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First Peoples in a New World: Colonizing Ice Age Americaby David J. Meltzer
Synopses & Reviews
"Meltzer's compelling account of the data and the debates takes readers behind the scenes of the often contentious arguments that have redirected the scientific pursuit of the first Americans."—Tom D. Dillehay, author of The Settlement of the Americas
"In remarkably comprehensive and lucid fashion, Meltzer synthesizes the complex and commonly conflicting evidence for the earliest human presence in the Americas and provides an honestly told lesson about the workings of scientific thought."—David Hurst Thomas, author of Skull Wars
"A natural storyteller, David Meltzer gives us a vivid picture of both the colonizing bands of humans who moved into the Americas and the researchers who followed their footsteps from Alaska to Chile. This is an insider's account, told with a keen eye and sense of humor, as if Meltzer were there when discoveries were made and when disputes were aired—as, indeed, he often was."—Ann Gibbons, author of The First Human: The Race to Discover our Earliest Ancestors
"The settling of the Americas has been a first-rate scientific puzzle since Columbus stumbled across the peoples of the Caribbean. David Meltzer is its ideal chronicler: a major participant in the research that is unlocking the mystery and a fine writer with a wry humor. Thank goodness there aren't too many scientists like him—science journalists like me would be out of business."—Charles C. Mann, author of 1491: New Revelations of the Americas Before Columbus
"It was long axiomatic among archeologists that the prehistoric Clovis people of the Southwest were the first people in the Americas, arriving 12,000 years ago. Meltzer synthesizes controversial recent evidence that humans arrived in the Americas earlier than that and may not all have come across the Bering Strait from Asia. Meltzer also conveys well the heated debates among archeologists on this crucial subject (an argument among experts after examining evidence in South American turns rather ugly). Drawing on archeology, linguistics, geology, genetics and other disciplines, anthropologist Meltzer (Search for the First Americans) explores that evidence, as well as what we know about the Clovis people, such as evidence regarding Ice Age terrain indicating prehistoric peoples' ability to adapt to an uninhabitable and unfamiliar continent, and the speed with which they might have moved across the new world. Sometimes dense and academic, often lively and occasionally bemused, Meltzer's study — part detective story and part archeological research — is stimulating and sometimes tantalizingly controversial. 16 color and 64 b&w illus." Publishers Weekly (Copyright Reed Business Information, Inc.)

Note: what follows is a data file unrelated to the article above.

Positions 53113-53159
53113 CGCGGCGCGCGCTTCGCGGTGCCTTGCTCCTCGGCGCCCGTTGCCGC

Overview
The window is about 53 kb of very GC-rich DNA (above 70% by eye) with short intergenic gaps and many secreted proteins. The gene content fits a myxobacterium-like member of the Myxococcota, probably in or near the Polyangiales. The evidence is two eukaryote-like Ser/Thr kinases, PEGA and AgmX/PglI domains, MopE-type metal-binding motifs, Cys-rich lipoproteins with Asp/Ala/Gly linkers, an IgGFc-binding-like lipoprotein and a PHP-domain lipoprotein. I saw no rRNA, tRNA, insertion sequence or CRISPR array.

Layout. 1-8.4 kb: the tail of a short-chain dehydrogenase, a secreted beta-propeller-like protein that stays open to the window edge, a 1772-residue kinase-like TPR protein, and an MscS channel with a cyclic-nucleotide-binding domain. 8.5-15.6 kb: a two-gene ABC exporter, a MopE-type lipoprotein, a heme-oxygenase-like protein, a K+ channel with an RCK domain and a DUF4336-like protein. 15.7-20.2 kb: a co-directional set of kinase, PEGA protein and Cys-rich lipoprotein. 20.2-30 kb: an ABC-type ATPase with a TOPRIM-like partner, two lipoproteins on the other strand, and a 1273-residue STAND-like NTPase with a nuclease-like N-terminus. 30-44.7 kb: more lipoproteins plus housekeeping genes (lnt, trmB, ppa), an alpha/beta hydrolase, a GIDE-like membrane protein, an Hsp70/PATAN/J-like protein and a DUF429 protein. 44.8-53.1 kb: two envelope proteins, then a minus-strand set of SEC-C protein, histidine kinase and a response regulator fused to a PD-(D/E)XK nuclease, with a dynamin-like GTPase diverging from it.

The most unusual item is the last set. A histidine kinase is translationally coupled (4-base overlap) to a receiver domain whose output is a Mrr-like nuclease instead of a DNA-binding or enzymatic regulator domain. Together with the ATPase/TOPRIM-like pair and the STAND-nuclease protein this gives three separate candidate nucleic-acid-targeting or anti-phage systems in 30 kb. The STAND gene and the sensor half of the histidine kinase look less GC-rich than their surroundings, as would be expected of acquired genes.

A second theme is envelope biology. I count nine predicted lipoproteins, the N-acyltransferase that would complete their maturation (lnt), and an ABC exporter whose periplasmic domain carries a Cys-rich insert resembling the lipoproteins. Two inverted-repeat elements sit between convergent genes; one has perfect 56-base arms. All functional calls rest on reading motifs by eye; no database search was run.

"Meltzer's compelling account of the data and the debates takes readers behind the scenes of the often contentious arguments that have redirected the scientific pursuit of the first Americans."--Tom D. Dillehay, author of "The Settlement of the Americas"
"In remarkably comprehensive and lucid fashion, Meltzer synthesizes the complex and commonly conflicting evidence for the earliest human presence in the Americas and provides an honestly told lesson about the workings of scientific thought."--David Hurst Thomas, author of "Skull Wars"
More than 12,000 years ago, in one of the greatest triumphs of prehistory, humans colonized North America, a continent that was then truly a new world. Just when and how they did so has been one of the most perplexing and controversial questions in archaeology. This dazzling, cutting-edge synthesis, written for a wide audience by an archaeologist who has long been at the center of these debates, tells the scientific story of the first Americans: where they came from, when they arrived, and how they met the challenges of moving across the vast, unknown landscapes of Ice Age North America. David J. Meltzer pulls together the latest ideas from archaeology, geology, linguistics, skeletal biology, genetics, and other fields to trace the breakthroughs that have revolutionized our understanding in recent years. Among many other topics, he explores disputes over the hemisphere's oldest and most controversial sites and considers how the first Americans coped with changing global climates. He also confronts some radical claims: that the Americas were colonized from Europe or that a crashing comet obliterated the Pleistocene megafauna. Full of entertaining descriptions of on-site encounters, personalities, and controversies, this is a compelling behind-the-scenes account of how science is illuminating our past.
About the Author
David J. Meltzer is Henderson-Morrison Professor of Prehistory in the Department of Anthropology at Southern Methodist University and a member of the National Academy of Sciences. He is the author of Folsom: New Archaeological Investigations of a Classic Paleoindian Bison Kill (UC Press) and Search for the First Americans, among other books.
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